But not gone. That’s right.  Did you know we moved our Graphic Novels and Manga section? With our updated shelving, we had plenty of room to move Graphic Novels and Manga to the end of Fiction. It’s now located toward the back west wall after the Science Fiction and Fantasy sections. Head back there and check it out.

I don’t know about you, but I love superheroes. And villains. And Anti-heroes! But there’s more than just that; Salina Public Library has a rapidly growing Graphic Novel and Manga section that ranges from slice-of-life stories to full-on world building fantasy. There’s something for everyone and here are a few of my recommendations.

This one’s one of my all-time favorite authors: Neil Gaiman. He’s written some amazing books many of which have been turned into movies like the whimsical 2007 film Stardust to the quirky apocalyptic TV series Good Omens (available here at the Salina Public Library). But if you’re looking for something a bit dark and gritty, give  American Gods a read. It’s an urban fantasy novel in which the old gods of mythology must survive against the new gods just rising to power from the modern world. It’s a gritty weave between modernity and mythology. 

Not feeling like reading? Maybe you need a new show to binge. Lucky for you, it’s been made into a TV series too.
Give it a go and let me know how you like it.

“The Measure of a hero is always his nemesis-” David Lyons

Do you like anime? I like anime, but sometimes I want to dive a little deeper and read it straight from the source. Lucky for me, we have lots of my favorite anime in manga form. Here’s a personal recommendation: Death Note. Have you ever wondered what a regular (albeit intelligent) high school kid would do if he found a book that could control the life and (more importantly) the death of anyone whose name is written in it? Where would that kind of book come from? What would YOU do with it? Death Note is a great manga series with complex characters and a driving plot. It focuses on moral compasses and ethics: how one person’s attempt at being the good guy might be a little gray and how justice can mean many different things. Check it out and tell me whose side you fall on: Light’s or L’s.

Here’s a tip; SPL also has Death Note in anime form too if manga isn’t quite your thing.

“Comics are words and pictures. You can do anything with words and pictures-” Harvey Pekar

Now for my favorite part of the graphic novel section. Superheroes! I don’t think I’ll ever grow out of loving superheroes. Guys like Ironman, Loki, The Martian Manhunter and gals like Psylocke, Valkyrie and Poison Ivy! They sure do remind you how fun it is to be a normal human. One of my all-time favorite guys is Dr. Manhattan. Do you know him? He’s great. He was an atomic physicist who went through a massive accident in the lab and had to literally put himself back together one subatomic particle at a time! He even– Ok. Ok. Sorry. Got ahead of myself. The Watchmen is set in an alternate version of 1985 America where superheroes are a normal part of life. When one of the retired heroes is murdered, a plot to slander all past heroes is uncovered, it leads to even deeper conspiracies. If you want to check Dr. Manhattan and his team out, give The Watchmen a read.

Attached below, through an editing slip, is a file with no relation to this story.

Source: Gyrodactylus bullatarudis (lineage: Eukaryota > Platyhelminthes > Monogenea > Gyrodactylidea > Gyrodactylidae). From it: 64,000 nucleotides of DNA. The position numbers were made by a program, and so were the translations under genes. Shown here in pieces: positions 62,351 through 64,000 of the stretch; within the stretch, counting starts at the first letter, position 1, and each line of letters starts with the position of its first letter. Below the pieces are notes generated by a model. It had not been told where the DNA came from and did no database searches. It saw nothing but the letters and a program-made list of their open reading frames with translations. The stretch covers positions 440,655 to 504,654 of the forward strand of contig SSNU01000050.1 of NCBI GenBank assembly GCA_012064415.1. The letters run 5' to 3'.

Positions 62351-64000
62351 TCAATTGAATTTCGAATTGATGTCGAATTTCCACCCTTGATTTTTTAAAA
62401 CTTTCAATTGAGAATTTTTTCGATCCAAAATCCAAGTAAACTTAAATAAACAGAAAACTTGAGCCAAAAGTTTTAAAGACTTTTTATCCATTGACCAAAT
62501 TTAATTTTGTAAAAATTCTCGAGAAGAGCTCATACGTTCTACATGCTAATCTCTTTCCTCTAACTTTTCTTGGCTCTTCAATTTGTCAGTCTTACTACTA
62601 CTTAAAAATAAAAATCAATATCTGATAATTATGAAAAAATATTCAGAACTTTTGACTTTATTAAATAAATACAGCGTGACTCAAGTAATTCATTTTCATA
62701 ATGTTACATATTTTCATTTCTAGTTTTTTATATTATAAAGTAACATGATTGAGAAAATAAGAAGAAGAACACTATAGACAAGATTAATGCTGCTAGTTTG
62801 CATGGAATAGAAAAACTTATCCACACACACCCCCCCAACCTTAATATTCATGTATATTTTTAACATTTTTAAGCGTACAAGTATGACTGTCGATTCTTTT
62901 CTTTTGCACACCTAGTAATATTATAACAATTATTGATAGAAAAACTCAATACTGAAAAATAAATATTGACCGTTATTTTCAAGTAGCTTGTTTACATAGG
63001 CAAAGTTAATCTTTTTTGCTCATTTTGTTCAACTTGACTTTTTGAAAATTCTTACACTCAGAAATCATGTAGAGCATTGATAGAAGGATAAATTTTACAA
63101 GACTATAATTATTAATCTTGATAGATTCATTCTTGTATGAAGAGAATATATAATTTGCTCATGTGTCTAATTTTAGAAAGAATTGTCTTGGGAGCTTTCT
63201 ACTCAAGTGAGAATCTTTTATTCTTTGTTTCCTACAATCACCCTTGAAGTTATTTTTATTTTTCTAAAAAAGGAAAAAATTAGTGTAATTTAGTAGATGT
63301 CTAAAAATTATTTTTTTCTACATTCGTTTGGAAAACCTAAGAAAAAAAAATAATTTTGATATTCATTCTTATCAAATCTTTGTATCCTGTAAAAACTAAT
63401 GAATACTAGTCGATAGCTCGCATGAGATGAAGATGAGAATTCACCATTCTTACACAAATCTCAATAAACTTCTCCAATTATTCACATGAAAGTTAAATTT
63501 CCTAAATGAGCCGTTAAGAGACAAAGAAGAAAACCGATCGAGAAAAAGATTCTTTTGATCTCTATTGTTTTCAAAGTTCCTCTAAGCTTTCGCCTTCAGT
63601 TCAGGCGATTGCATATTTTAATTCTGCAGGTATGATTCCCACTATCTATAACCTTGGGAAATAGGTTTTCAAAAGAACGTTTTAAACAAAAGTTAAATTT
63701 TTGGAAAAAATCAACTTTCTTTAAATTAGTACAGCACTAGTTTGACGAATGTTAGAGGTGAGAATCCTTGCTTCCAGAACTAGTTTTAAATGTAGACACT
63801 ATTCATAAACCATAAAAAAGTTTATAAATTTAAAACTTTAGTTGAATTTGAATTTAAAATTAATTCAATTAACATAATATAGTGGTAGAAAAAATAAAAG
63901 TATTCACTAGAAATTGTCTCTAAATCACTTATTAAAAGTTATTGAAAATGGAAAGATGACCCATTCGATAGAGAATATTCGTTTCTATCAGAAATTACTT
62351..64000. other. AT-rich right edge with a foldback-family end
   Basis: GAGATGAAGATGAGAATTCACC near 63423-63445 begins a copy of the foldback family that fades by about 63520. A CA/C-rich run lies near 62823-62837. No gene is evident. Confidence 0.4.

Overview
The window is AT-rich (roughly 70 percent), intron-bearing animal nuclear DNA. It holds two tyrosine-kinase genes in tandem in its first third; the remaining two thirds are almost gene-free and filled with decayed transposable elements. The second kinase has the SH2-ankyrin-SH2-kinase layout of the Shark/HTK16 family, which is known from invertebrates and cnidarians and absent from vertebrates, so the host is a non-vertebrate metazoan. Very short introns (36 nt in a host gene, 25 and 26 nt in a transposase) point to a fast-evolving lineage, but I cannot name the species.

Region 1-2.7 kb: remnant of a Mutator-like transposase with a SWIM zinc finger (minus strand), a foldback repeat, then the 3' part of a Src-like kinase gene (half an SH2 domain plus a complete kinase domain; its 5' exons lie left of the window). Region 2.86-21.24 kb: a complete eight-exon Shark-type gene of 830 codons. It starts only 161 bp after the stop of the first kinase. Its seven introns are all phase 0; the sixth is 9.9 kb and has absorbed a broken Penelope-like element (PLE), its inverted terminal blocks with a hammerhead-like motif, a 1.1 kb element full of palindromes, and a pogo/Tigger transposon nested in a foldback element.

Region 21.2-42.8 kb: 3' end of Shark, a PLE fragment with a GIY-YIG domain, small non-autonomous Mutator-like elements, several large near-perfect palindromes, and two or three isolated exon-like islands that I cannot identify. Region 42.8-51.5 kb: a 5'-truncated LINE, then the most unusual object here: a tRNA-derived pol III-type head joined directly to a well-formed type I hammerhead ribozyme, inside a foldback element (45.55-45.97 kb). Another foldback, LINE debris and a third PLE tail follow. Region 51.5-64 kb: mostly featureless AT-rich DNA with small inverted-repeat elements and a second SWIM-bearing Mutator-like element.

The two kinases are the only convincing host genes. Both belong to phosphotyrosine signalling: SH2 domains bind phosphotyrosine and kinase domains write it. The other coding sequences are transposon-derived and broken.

Or watch the movie they made after the comic.
Or do me a favor and check out both then tell me which ending you liked: comic or movie; they are different after all. 

Ok, I have one more recommendation to Draw you back to the Graphic Novel and Manga section. Get it? Draw? Funny, eh? But seriously, not all comics have to be action-packed, funny or works of fiction. This graphic novel is called Pyongyang by Guy Delisle and is about his experiences visiting North Korea. He was one of the few Westerners allowed to enter the country and did so as a graphic artist working for a French animation studio. In a country where it’s illegal to take photos (of anything that isn’t tourist-approved), Guy Delisle manages to capture snapshots of the country as only a graphic artist can. It’s a poignant look at a secretive country and its little-understood culture. 

That’s it for now. I hope you check out and enjoy these novels (you can tell me how cool Dr. Manhattan is.) Until next time. Happy heroing!